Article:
Waco Family Law
Texas recognizes two types of marriage: ceremonial and common law. Texas specifically defines a marriage as between one man and one
woman. However in 2015 the U.S. Supreme Court, by a 5-4 decision, in the Obergefell v. Hodges
case, legalized gay marriage throughout
the country. A ceremonial marriage is one peformed in a church or other place by a religious figure or judicial figure. A common
law marriage is recognized if the man and woman (or possibly man and man or woman and woman although the Texas statute refers only
to "man and woman"): 1. agree to be married, 2. hold themselves out as husband and wife (also called "holding out"), and 3. cohabitate.
Contrary to popular belief, living together does not in and of itself create a common law marriage without the other two elements
nor is there a time limit after which you become "common law married." Texas law adds a provision that says if a common law married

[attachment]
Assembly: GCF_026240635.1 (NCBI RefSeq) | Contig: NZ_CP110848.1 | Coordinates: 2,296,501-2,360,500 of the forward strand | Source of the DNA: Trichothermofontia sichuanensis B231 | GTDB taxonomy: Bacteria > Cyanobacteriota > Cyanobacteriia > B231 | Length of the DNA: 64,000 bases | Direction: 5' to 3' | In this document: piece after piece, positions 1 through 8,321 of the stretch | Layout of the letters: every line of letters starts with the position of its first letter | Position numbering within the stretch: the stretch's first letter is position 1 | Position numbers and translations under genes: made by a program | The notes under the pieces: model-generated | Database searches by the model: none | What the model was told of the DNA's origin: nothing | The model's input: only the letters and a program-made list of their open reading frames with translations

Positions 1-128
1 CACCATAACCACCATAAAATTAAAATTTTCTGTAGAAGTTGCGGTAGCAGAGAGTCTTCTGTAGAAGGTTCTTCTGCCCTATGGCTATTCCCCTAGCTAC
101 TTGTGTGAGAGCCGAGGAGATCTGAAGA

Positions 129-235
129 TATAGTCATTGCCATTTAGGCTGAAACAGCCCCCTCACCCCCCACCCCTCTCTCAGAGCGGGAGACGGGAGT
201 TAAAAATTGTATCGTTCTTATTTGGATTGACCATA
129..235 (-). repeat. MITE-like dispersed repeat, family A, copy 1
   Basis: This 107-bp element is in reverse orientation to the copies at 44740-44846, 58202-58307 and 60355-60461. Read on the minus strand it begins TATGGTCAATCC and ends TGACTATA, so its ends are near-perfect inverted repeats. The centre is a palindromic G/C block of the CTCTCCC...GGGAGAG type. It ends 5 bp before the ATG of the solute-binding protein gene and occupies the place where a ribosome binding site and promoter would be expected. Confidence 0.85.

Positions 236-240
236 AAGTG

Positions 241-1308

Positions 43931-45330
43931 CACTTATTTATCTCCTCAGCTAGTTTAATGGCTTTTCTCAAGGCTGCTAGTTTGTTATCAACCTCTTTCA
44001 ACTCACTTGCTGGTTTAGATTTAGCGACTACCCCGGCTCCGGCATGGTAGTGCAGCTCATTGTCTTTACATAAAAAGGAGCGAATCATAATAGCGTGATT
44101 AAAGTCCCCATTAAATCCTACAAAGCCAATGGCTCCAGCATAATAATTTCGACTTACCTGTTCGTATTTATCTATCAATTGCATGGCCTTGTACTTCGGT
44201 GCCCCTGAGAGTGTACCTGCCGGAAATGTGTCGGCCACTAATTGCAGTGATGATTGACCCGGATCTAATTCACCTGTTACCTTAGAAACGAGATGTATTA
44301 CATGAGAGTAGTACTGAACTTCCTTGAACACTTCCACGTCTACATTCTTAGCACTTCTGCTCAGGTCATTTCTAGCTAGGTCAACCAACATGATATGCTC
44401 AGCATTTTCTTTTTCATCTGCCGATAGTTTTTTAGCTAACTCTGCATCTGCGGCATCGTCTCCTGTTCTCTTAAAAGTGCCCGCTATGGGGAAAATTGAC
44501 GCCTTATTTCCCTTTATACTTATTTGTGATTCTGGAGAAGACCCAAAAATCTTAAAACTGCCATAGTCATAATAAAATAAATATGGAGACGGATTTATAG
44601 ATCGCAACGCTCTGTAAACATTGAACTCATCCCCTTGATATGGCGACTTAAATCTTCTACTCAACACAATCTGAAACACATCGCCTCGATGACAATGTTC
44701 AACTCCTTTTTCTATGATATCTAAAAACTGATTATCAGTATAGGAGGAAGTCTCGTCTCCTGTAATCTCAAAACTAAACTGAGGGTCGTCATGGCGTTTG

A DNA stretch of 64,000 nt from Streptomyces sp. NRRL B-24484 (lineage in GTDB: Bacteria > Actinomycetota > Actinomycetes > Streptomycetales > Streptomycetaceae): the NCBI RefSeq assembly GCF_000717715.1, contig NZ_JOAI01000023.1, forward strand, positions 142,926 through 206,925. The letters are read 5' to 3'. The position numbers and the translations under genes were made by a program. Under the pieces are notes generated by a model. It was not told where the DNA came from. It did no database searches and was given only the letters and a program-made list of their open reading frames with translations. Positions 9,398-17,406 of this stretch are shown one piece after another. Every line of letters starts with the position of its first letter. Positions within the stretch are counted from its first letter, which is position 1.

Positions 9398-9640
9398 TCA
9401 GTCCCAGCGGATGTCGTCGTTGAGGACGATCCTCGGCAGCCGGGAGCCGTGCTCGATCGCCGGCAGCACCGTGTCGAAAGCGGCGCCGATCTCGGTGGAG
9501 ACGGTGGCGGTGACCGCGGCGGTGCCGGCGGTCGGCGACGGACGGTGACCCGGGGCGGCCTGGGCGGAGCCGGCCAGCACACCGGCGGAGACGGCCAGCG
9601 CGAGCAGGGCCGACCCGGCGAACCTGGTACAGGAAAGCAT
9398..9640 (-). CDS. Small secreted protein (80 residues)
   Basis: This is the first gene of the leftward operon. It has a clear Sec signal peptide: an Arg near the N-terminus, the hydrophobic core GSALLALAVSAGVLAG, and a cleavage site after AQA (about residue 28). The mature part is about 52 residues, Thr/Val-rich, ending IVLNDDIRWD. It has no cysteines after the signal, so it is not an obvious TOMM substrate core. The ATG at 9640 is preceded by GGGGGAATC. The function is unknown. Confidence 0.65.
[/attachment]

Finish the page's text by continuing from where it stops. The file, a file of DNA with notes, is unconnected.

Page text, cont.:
couple does not file for a divorce after two years of separation, they are presumed to not have been married. Because a marriage can
only be ended by death or court action (divorce or annulment), once you have established a common law marriage, it is probably the
correct practice to file for divorce, no matter how many years of separation occur.
See Texas Family Code Section 2.401
Please realize the information contained on this web site should not be construed as legal advice nor does it create an attorney-client relationship between us. It is simply here as a means for me to provide you some basic information for you to use when deciding on whether or not you need to hire an attorney. Because each case is different, it would be impossible for us to provide legal advice on a web site.
Gary Cunha, P.C., Attorney and Counselor at Law
P.O. Box 518, Hewitt, TX 76643